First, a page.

Methodology

To create a shortlist for fDi’s American Cities of the Future 2019/20, the fDi Intelligence division of the Financial Times collected data using the specialist online tools fDi Markets and fDi Benchmark. In total, 218 locations were analysed for the study. Data was then collected for these 218 locations under five categories: Economic Potential, Business Friendliness, Human Capital and Lifestyle, Cost Effectiveness and Connectivity. Locations scored up to a maximum of 10 points for each datapoint, which were weighted by importance to the FDI decision-making process in order to compile both the subcategory rankings as well as the overall ‘American Cities of the Future 2019/20’ ranking.

In addition, surveys were collected under a sixth category, FDI Strategy. This category is the only qualitative category, and does not feed into the overall result. For this category, there were 56 submissions – locations submitted details about their strategy for promoting FDI, which was then scored by fDi’s judging panel.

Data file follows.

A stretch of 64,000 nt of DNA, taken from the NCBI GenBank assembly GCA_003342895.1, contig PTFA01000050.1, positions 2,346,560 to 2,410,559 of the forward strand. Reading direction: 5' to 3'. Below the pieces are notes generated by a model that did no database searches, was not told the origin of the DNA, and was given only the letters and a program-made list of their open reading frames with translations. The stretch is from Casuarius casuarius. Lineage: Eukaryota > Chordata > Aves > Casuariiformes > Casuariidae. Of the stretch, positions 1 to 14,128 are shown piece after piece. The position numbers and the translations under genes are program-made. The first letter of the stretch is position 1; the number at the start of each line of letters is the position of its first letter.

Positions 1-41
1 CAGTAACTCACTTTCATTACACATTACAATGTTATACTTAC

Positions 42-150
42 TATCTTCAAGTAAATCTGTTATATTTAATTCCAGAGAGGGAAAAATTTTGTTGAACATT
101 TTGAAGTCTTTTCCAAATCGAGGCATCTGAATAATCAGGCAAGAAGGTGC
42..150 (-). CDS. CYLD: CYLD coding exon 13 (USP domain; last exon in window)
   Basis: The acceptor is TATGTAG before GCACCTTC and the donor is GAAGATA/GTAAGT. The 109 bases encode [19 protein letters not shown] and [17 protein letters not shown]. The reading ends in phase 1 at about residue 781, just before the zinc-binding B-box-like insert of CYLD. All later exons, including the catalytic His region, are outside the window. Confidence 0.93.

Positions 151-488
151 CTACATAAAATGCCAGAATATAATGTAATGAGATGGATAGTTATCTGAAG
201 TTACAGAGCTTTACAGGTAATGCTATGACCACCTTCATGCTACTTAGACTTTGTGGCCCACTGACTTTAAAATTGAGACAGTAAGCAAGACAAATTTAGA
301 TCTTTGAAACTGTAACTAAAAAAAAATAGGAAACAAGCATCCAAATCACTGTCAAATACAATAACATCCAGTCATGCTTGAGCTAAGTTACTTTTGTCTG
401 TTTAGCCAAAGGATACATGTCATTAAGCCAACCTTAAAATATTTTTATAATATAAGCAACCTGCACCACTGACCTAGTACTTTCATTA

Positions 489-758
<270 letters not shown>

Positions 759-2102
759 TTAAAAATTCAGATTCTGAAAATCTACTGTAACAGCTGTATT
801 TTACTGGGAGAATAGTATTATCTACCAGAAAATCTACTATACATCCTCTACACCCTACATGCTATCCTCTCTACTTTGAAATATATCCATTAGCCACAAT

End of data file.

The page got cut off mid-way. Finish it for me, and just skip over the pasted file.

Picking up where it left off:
Cities in the study were categorised according to population. Those locations with immediate city populations below 100,000 were categorised as ‘Micro Cities', of which there were 46. ‘Small’ locations (numbering 46) had immediate city populations between 100,000 and 350,000. ‘Mid-sized’ locations (of which there were 33) had an immediate city population of more than 200,000 and a wider larger urban zone (LUZ) of more than 750,000, or an immediate city population of more than 350,000. There were 42 ‘Large’ locations, with immediate city populations of more than 500,000 and an LUZ population of more than 1 million, or an LUZ of more than 2 million. ‘Major’ locations (51) had an immediate city population of more than 750,000 and an LUZ of more than 2 million, or an LUZ of more than 4 million people.

This article is sourced from fDi Magazine
fDi Magazine